(5 February 2003)
You will notice that in the first three verses there is a description of the Lord, in verses four and five you will find a change from the Lord to the Brahman. I had told you three important words in the Ishopanishad, Brahman, Purusha and Ishwara. The first three verses refer to Ishwara, in these two verses we have the description of the Brahman that is to say you will find the word ‘It’ instead of He. In the first three verses the Lord is referred to as He. Brahman is referred to as ‘It’, because Brahman as I told you means that essence.
The essence which spreads out everywhere, if you have the essence of rose and you have a beautiful drink of rose water then the essence of rose spreads into the entirety of water. It is the same essence and fragrance as the original essence. So that which spreads out is the power, is the force of the essence. In the verses four and five it says,
“One unmoving that is swifter than Mind, that the Gods reach not, for It progresses ever in front. That, standing passes beyond others as they run. In That (It doesn't say in Him in ‘That’) the Master of Life establishes the Waters.”
“That moves and That moves not; That this far and the same is near; That is within all this and That also is outside all this.”
The Lord and the Brahman are one and the same and yet there is a difference. The Lord in the form of essence is the same everywhere but the Lord as the master presides over everything, therefore, there is some difference between Him and the others. This is a speciality of the nature of the Supreme. There is nothing, as I've said, comparable to the Supreme because he is only One. If there was somebody else, you could have compared him with something else but he is incomparable and a speciality of the nature of that Reality is that it is at once essence and the Lord and as essence it spreads everywhere and there is no difference between the Brahman and all that is manifested. This is the speciality of what is called Upanishadic thought.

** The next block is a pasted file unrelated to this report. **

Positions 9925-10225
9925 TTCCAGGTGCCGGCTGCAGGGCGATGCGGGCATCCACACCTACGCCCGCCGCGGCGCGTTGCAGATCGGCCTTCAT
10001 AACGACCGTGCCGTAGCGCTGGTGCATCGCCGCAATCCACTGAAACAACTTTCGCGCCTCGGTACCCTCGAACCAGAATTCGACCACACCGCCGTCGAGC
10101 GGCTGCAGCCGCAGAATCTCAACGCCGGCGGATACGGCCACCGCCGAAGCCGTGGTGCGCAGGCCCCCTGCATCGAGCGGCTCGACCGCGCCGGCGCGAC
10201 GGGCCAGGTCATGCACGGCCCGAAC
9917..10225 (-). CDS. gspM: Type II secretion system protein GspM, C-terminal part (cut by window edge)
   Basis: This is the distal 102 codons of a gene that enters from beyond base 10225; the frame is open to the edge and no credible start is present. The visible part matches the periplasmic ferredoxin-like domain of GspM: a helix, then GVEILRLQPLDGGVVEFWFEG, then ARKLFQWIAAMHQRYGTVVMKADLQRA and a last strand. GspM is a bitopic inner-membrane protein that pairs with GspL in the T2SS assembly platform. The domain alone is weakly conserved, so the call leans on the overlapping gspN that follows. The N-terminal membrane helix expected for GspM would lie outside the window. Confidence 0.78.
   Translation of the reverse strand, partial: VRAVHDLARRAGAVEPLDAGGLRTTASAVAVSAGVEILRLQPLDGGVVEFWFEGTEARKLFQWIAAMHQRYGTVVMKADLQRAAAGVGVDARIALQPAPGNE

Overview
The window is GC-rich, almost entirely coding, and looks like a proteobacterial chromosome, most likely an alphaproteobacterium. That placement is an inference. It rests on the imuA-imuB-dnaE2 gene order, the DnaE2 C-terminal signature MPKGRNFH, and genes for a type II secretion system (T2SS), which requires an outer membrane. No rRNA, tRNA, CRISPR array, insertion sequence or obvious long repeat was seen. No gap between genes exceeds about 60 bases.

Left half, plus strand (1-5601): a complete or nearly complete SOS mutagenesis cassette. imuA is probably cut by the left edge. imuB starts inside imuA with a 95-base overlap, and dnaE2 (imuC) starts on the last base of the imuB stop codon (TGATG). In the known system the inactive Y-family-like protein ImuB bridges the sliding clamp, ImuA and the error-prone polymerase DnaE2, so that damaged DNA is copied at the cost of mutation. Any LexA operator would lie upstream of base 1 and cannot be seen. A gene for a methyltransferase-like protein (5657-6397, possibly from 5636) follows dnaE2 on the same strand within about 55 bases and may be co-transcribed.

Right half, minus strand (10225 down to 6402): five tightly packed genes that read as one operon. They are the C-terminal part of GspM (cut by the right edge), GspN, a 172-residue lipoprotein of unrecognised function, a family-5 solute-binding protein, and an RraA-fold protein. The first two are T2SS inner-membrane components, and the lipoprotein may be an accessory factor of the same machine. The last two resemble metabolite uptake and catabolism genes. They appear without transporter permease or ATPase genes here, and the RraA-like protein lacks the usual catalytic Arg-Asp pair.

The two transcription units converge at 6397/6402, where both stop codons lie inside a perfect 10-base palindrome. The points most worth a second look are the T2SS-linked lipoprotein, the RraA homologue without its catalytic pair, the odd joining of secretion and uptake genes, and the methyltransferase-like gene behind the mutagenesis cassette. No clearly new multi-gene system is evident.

According to Upanishad there is only one Reality. This is the metaphysics of the Upanishads: there is only one Reality. In Sanskrit there's a famous sentence ‘ekam eva adivityam’, ekam means one, eva is only, adivityam without the second, it is One only without the second. There is nothing in this world, which is not the Brahman. Everything in the world is Brahman; this oneness is the hallmark of the highest realisation.
When it is asked, what is the special meaning of spirituality? The answer is the sense of oneness, it is when you feel oneness then you are truly spiritual. So long as you feel difference there is still some kind of lacuna in your realisation and as yet difference is not absent. But this difference is a part of the nature of oneness, a difference that does not oppose the oneness; such is the nature of the ultimate Reality. And in this particular verse number four, this identity is expounded, “One unmoving that is swifter than Mind, That the Gods reach not, for It progresses ever in front. That, standing passes beyond others as they run. In That the Master of Life establishes the Waters.”
That moves and That moves not; is the same reality that moves and that does not move, it is the essence which always remains the same, it moves not, it is the essence which spreads out everywhere. There is no difference between the two. That which is far is also very near, that is within all this that also is outside all this, wherever you look out, whether you look out into the essence or you look out into the spreading of that essence everywhere, it is the same Reality.
Now there are two important statements in these two verses, which you should relate, express more clearly.
If you read the fourth verse and the last line, ‘In that the Master of Life establishes the Waters’. This is quite a difficult phrase. In the Upanishads as in the Veda, there is this symbolic meaning of the word ‘waters’, water is an image in the Vedas and Upanishads and they speak of seven waters. There are seven waters according to the Upanishads and according to the Vedas. And the seven waters are described in the Vedas and the Upanishads, not here and that is what needs to be expounded. There are seven waters, seven currents; you might say as a result there are seven worlds.